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Galveston City attorney sounds alarm over data-sharing agreement
Galveston, TX
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Galveston County Daily News


The city’s top attorney is warning island officials not to sign an agreement police plan to propose next week that would lead to the sharing of city and personal data with a surveillance company with ties to Chinese data mining.

The city council at a Thursday workshop is set to discuss the installation and use of Flock cameras on the seawall and, at its meeting that night, whether to share city and driver data with the Atlanta-based company. The notion of adding the pole-mounted cameras, which capture such data as license plate information, vehicle descriptions and movements when linked to other cameras, raised questions about privacy for residents and sensitive information held by the city.

It was unclear Friday how many cameras the city might install on the seawall but discussion over how that data could be shared worries City Attorney Don Glywasky.

“I have my concerns about placing an entire population under surveillance,” Glywasky wrote in the warning to city officials.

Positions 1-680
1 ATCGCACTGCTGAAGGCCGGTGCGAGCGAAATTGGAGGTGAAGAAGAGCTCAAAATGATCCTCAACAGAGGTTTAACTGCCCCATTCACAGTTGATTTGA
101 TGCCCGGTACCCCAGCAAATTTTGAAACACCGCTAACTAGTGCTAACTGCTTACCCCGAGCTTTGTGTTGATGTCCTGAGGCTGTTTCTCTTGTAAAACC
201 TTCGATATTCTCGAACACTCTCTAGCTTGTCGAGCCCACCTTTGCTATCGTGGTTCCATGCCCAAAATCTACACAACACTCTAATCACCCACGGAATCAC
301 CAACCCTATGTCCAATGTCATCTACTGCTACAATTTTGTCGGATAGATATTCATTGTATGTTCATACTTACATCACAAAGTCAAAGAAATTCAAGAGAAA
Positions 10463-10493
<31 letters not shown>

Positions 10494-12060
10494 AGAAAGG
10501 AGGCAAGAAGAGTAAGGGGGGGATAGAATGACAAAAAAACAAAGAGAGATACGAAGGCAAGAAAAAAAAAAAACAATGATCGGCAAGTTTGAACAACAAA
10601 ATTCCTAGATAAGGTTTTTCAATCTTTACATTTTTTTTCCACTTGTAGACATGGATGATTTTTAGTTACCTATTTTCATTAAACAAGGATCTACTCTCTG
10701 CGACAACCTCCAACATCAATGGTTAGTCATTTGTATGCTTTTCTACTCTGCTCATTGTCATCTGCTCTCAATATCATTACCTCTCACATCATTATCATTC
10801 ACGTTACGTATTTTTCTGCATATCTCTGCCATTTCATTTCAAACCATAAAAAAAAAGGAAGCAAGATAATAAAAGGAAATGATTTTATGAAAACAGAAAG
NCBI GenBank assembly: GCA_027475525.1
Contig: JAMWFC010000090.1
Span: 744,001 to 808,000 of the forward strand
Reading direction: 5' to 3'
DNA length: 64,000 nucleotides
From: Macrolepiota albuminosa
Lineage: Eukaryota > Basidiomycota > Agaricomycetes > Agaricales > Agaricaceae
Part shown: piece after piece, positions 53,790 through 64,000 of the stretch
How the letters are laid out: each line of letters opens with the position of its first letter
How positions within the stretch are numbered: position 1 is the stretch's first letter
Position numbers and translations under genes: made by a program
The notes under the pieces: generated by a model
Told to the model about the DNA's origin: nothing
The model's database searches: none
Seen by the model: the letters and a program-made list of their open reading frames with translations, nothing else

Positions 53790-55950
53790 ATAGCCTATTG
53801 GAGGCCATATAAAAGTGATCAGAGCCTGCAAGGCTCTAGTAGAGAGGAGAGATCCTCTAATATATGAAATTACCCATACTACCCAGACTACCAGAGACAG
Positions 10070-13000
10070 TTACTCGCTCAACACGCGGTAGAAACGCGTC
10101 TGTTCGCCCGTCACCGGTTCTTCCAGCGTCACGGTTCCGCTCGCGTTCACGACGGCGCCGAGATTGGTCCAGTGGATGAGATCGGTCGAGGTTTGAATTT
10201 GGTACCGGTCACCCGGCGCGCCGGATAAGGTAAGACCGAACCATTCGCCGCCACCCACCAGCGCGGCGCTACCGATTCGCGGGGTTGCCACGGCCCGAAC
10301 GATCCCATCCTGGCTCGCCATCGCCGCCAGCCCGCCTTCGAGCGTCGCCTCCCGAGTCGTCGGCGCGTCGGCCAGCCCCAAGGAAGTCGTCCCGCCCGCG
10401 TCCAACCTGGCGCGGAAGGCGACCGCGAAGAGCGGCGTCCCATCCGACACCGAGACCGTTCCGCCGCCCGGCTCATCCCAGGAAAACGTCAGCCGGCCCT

City council Friday received Glywasky’s letter and recommendation. It was too early to know how the council feels about the measure, Mayor Craig Brown told The Daily News on Friday afternoon.

Under the proposed agreement, it might be necessary for a party in the agreement to provide the other with certain information considered proprietary or confidential, Glywasky wrote.

That information could include: material data; systems; procedures and other information that isn’t accessible or known to the general public; as well as information on hardware; software; business plans or opportunities; business strategies; finances; employees; and third-party proprietary information, according to the agreement.

“This is simply unthinkable,” Glywasky wrote.

CONFLICTING COMMENTSThe proposed agreement also potentially contradicts police promises of privacy as the department, in a separate initiative, seeks information about private surveillance cameras, Glywasky wrote.

The police department Wednesday released a statement asking residents with front-door Ring cameras to register and share their footage with the police to help with investigations. In its release, the department said it would “never” share this information outside the city.

The Flock agreement would contradict that promise, Glywasky warns. It also would subject all the collected data to the Open Records Act, giving any person the right to access the information through a request.

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